A Curious Bystander- The Fiscal Cliff

Megan Chrisler

Finally, a deal has been reached concerning the fiscal cliff: Congress has decided that the wealthy are now going to be taxed, and across-the-board taxes for the lower classes have been avoided.

In a CNN article, published the day the deal was reached, Republican House Representative Tom Cole from Oklahoma was quoted as saying “[…] let’s take the Senate deal, fight another day.”

“This is the best we can do given the Senate and the White House sentiment at this point in time, and it is at least a partial victory for the American people,” Representative Nan Hayworth from New York said. “I’ll take that at this point.”

Where was this compromise a year ago?

It’s not quite over yet, however.  At the time of this writing, President Obama has been debating the issue of the debt ceiling with Congress.  Republicans might be willing to let Obama borrow more money, but only if spending cuts are tied in.  Obama says he will not allow this because raising the debt ceiling has nothing to do with potential spending, and everything to do with paying the bills.

Maybe I spoke too soon about compromise.

That is not to say that Obama is against spending cuts altogether. His presidential campaign included deficit reduction (and politicians are bound to their campaign promises, right?), and the $4 trillion target would stabilize the debt for the next decade.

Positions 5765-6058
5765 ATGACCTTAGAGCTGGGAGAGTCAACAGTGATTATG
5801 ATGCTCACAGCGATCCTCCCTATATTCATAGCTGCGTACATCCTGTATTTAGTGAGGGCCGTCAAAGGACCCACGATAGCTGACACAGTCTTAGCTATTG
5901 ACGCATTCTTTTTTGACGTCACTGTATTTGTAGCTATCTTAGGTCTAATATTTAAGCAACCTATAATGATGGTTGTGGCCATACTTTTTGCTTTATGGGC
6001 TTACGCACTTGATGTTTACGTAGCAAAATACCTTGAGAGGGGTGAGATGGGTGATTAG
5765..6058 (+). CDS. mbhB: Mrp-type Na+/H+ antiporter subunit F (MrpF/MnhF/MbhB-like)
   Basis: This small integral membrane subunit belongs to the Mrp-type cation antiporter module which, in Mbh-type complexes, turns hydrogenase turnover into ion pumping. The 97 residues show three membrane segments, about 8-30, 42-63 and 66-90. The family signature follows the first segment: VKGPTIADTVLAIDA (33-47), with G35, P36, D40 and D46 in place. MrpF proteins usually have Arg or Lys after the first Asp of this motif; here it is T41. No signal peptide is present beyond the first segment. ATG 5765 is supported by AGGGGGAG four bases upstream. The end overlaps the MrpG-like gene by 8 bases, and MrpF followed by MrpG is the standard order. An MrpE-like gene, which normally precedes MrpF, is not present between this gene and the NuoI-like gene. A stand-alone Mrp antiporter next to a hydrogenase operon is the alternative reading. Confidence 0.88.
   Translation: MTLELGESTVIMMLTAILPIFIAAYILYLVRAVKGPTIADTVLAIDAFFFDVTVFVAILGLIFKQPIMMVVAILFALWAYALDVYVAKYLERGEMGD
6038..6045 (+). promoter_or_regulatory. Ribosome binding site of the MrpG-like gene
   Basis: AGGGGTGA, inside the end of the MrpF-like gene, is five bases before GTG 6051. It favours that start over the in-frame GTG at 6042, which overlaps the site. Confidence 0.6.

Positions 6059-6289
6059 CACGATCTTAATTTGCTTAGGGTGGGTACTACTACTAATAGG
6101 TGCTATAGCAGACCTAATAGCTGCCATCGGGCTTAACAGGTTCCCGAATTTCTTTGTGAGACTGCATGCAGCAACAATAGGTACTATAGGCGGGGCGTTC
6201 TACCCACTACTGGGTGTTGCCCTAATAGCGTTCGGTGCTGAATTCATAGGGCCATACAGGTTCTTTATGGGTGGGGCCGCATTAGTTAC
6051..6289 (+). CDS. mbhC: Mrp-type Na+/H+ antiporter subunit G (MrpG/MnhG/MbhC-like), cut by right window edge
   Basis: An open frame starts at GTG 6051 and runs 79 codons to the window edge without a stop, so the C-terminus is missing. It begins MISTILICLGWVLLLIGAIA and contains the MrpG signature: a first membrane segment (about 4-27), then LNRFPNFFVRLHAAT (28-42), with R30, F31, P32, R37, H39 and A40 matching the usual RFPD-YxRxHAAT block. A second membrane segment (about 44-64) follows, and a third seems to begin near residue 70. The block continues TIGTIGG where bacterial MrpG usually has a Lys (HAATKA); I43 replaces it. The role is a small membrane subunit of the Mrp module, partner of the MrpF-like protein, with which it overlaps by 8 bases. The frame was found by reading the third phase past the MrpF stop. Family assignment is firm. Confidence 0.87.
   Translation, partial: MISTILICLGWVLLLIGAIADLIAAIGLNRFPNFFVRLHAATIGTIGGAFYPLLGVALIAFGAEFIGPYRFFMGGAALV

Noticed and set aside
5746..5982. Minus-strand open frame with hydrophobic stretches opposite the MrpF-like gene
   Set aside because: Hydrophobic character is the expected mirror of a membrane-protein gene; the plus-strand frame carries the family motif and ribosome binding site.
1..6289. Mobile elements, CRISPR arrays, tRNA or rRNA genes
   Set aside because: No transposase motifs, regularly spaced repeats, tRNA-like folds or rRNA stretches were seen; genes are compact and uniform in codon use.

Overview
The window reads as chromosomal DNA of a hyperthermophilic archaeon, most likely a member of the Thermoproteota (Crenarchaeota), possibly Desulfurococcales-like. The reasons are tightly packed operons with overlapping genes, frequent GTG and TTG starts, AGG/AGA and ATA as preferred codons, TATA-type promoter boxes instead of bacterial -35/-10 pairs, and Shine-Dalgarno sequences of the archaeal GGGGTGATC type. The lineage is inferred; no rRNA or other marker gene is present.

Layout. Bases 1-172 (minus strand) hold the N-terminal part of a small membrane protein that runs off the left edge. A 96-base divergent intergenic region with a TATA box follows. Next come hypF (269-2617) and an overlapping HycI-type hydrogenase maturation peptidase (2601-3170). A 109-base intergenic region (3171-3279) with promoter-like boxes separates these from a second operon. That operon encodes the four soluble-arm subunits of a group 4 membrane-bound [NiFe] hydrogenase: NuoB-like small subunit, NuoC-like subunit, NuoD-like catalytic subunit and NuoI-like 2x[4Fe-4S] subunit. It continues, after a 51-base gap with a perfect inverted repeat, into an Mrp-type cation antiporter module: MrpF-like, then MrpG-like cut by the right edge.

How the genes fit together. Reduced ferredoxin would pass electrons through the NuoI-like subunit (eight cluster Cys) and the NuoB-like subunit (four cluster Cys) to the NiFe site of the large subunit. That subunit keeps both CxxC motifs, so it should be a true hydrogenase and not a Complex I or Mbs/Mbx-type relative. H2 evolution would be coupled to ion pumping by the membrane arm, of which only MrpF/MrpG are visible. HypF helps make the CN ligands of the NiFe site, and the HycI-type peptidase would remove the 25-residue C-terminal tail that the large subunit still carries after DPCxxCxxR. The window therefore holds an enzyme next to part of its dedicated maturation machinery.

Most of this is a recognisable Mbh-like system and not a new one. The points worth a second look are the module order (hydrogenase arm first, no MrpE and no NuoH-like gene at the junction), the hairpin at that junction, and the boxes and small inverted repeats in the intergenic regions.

However, in a Huffington Post article, Richard Kogan, part of the Center for Budget and Policy Priorities and a liberal think tank, was referenced in his recently-published essay as saying that although it would work, there will still need to be spending cuts for after the ten years are up—mainly focusing on health care and welfare programs.

Will it come down to cutting entitlement programs?  It sure wouldn’t help the political gap if it did (those 47 percent of lazy poor people would be so mad, wouldn’t they?).  The Constitution says that Congress shall “provide for the […] general welfare of the United States,” but something must be done, and that statement is pretty vague.  As for health care, reforms do need to be made—but America can’t agree on exactly what reformations should be made, making that situation almost as impossible to solve as today’s economy.  Some say government is growing too big, but it looks more like the gap inside government is the source of swelling.

Instead of asking which side is right, however, perhaps we should be asking ourselves whether this might become the new norm.  Is it possible to get prices back down to where they were in the ‘80s?  Is government “too big to fail”?  Is the economic downturn more like a cold than a cancer, and in reality everything’s going to be just fine?  Will Americans ever agree either way?

Probably not in the near future.  But let’s get back to the main topic: what is so bad about talking about spending cuts while raising the amount of money borrowed, especially if the president says he’ll do it anyway?  And if the cuts must be in welfare programs, is economic necessity more important than economic fairness?  Is there a “right” side to any of this?

It will be questions like these that the population of Millikin campus might have to deal with in their lives.  We did not create it, but we will be asked to solve it.  And when that time comes, will we be able to make a deal?